Melbye was born in Elsinore, Denmark and trained as a painter under his older brother, Anton Melbye.  He initially painted seascapes in the family tradition his brother had taught him, but he increasingly turned to landscapes, coastal and town views. He preferred a realistic style, often with romantic scenes. He was a frequent exhibitor at Charlottenborg in Copenhagen between 1849 and 1858.

In 1849 he set off for the Danish West Indies, and around 1850 Melbye arrived in St. Thomas. There he encountered a young Pissarro who was growing up on St. Thomas as a Danish citizen, and who he encouraged to take up painting.  The two artists became friends and Melbye served as a mentor to Pissarro as the two artists traveled and painted together throughout the Danish West Indies and later in Caracas, Venezuela.

After several years, the two parted company and Pissarro set off for Europe.  Melbye stayed until 1856 and then briefly returned to Europe, living some time in Paris, before traveling to North America where he set up a studio in New York City, and presumably met Frederic Church.

After their sojourn together in Jamaica, Melbye set off on a journey in 1866 to the Far East in search of new adventures, leaving his studio in Church’s care. In Asia he used Peking as a base for travels around the region, where he was commissioned to paint the Imperial Summer Palace.  His travels also extended to Japan. He died in Shanghai 1869.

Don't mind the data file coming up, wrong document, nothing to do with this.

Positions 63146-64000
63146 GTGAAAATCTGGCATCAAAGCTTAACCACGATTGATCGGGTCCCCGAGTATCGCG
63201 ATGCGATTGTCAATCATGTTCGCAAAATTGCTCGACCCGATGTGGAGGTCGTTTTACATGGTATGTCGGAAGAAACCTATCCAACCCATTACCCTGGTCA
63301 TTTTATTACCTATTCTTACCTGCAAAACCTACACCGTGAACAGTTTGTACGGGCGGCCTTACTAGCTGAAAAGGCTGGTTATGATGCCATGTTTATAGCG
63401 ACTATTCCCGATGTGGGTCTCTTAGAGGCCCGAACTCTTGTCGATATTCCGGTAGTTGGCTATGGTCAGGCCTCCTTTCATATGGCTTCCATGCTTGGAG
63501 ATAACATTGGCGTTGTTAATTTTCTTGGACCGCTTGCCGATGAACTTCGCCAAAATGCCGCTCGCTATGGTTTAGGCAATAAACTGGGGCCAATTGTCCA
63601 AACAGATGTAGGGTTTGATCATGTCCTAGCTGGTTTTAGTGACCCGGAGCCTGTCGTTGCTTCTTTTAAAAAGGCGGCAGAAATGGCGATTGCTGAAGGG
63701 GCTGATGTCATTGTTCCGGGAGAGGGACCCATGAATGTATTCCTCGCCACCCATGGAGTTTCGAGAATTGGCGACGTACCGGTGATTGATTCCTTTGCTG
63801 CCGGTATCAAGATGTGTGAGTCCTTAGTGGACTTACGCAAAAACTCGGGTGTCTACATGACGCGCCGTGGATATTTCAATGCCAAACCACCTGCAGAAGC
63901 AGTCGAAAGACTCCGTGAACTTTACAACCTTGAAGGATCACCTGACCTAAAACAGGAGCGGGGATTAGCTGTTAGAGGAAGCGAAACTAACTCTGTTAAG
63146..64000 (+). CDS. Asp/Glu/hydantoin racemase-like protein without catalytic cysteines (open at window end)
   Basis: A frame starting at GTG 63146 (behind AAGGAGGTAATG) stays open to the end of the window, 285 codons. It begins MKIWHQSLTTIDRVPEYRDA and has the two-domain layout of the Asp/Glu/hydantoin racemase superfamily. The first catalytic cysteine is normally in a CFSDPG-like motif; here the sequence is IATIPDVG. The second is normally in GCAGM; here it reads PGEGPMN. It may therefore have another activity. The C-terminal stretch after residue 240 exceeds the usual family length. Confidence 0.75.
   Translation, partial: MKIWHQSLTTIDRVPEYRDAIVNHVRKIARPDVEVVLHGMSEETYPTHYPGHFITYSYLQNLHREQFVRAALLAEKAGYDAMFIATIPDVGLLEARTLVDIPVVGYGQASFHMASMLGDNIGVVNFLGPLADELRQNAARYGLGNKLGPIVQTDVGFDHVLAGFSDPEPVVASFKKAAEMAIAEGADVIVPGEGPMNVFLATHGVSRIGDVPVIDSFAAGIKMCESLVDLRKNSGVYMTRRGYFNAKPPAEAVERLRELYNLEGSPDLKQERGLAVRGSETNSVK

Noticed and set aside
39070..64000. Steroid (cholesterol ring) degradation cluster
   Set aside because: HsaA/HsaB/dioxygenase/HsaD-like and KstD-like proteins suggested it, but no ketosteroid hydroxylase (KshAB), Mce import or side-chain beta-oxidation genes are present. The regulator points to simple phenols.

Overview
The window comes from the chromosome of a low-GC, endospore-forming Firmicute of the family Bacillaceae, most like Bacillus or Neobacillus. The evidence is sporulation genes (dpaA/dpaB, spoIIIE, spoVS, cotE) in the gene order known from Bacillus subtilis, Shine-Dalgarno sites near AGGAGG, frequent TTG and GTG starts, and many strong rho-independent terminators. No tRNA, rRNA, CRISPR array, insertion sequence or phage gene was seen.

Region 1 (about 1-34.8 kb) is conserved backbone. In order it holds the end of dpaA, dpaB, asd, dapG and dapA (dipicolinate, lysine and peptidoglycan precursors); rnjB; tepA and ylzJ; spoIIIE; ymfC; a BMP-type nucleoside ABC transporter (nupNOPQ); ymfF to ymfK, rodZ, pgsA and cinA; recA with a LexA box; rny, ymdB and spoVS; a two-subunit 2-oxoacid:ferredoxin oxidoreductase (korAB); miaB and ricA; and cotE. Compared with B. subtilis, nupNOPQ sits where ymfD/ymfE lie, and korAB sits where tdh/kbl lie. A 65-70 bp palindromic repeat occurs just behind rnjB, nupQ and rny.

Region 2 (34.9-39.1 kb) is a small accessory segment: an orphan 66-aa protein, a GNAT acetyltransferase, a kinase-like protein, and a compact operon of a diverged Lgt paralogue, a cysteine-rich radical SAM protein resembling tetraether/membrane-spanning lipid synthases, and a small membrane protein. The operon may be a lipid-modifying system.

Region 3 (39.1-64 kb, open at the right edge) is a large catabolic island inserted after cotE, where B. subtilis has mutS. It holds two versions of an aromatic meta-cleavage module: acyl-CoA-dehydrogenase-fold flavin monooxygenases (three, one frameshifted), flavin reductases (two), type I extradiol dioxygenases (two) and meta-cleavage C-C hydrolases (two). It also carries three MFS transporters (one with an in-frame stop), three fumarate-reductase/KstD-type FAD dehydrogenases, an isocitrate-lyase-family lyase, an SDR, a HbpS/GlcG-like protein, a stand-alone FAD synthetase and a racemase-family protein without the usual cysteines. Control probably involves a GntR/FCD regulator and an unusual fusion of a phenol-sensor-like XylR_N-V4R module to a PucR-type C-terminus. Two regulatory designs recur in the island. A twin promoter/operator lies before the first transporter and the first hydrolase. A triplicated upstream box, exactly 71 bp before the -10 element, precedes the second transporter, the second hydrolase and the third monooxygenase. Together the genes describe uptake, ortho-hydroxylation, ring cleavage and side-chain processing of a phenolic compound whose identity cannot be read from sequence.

Among the studio contents entrusted to Church were a series of sketches by Melbye and Pissarro, executed in those early years on St. Thomas.  For decades Church kept the works safe in his own studio, and then later moved them up to Olana.  They continued to remain intact throughout the tenure of Louis and Sally Church, and even as Olana, itself was preserved in 1966 as a museum.

The result is that Olana owns a significant collection of works by both Pissarro and Melbye, a selection of which have been loaned for this exhibition.  Paintings by both Melbye and Pissarro will also be featured in the upcoming exhibition Overlook: Teresita Fernández Confronts Frederic Church at Olana, opening in the Sharp Family Gallery, May 14, 2017.

For more information on the exhibition in Denmark click here.

To learn more about highlights of the collection click here.